Physicists have long suspected that strange little particles called neutrinos, which come in three types, can morph from one type into another. They’ve studied beams made up of one type of neutrinos and discovered that they seem to disappear as they travel.
Now, for the first time, a neutrino experiment has observed conclusively the other side of this process: the appearance of a different type of neutrino in one of those beams.
Physicists on the T2K experiment (pictured above) discovered electron neutrinos in a beam of muon neutrinos they sent 185 miles from the east coast to the west coast of Japan.
“This result constitutes the main motivation for constructing the T2K experiment and has been one of the main goals of neutrino physics for the past decade,” says T2K physicist Michael Wilking of TRIUMF laboratory in Canada, who presented today’s result at the European Physical Society meeting in Stockholm.
It’s as if each neutrino is a ball that has the innate ability to be a baseball, a basketball or a football. It chooses which one to be only when it's caught. Scientists have made machines that pitch tons of these balls in the form of baseballs across long distances. They then catch the balls and study them.
What they had seen up until this point was that not all of the baseballs they were pitching made it to the catcher. This gave them some evidence that the balls were changing types. Now not only have T2K scientists seen baseballs disappearing but they also have caught a significant number of basketballs on the other side.
T2K scientists showed the first evidence of the appearance of electron neutrinos in a muon neutrino beam in 2011. Since then, they have collected new data and improved their analysis techniques enough to declare a discovery. The probability that random statistical fluctuations would produce this result is less than one in a trillion.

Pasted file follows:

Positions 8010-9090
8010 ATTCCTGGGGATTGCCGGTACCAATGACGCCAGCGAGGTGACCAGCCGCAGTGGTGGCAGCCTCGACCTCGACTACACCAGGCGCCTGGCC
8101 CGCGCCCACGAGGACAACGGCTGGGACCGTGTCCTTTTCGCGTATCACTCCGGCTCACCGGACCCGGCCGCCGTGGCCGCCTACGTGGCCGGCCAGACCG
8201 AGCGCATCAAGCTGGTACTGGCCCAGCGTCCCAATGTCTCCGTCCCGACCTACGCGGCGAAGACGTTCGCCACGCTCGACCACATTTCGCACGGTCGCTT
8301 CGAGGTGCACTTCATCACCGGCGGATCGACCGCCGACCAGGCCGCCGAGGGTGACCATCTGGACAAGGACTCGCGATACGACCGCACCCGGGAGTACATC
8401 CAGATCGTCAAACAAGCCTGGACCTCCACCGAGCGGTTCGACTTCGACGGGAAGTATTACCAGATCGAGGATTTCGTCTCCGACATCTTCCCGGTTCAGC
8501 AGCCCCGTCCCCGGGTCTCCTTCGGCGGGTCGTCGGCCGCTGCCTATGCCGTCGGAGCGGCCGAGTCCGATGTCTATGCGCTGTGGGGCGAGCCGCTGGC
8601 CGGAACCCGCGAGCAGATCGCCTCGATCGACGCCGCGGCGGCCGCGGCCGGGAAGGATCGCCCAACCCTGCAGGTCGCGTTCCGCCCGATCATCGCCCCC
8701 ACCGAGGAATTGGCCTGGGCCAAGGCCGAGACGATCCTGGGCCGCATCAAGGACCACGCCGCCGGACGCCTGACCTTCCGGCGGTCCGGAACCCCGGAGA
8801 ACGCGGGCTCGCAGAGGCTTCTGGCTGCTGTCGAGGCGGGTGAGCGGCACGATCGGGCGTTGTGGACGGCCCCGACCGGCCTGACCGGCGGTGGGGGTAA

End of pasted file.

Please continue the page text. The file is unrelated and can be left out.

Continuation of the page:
Scientists’ confirmed ability to observe neutrinos morphing from one type to another is good news for scientists who hope to learn what role neutrinos played in shaping the early universe.
The big bang should have created equal amounts of matter and antimatter particles. But something seems to have upset the balance, leaving us with a universe of matter and very little antimatter, the reason we exist.
This could be explained if nature treats matter differently than antimatter. Scientists have already found that this occurs in quarks, but it doesn’t happen the right amount to explain how little antimatter and how much matter exist now. The rest of the explanation could start with neutrinos.
Scientists at T2K and Fermilab’s NOvA experiment, currently under construction, hope to make strides in comparing the probability that neutrinos of different types will oscillate to the probability that antineutrinos of different types will oscillate. But it may take later generations of neutrino experiments, such as the Long Baseline Neutrino Experiment in the US or the Hyper-Kamiokande experiment in Japan, to find an answer.
Scientists on the T2K experiment, for their part, plan to collect 10 times more data in the coming years.
Ashley WennersHerron contributed additional reporting to this article.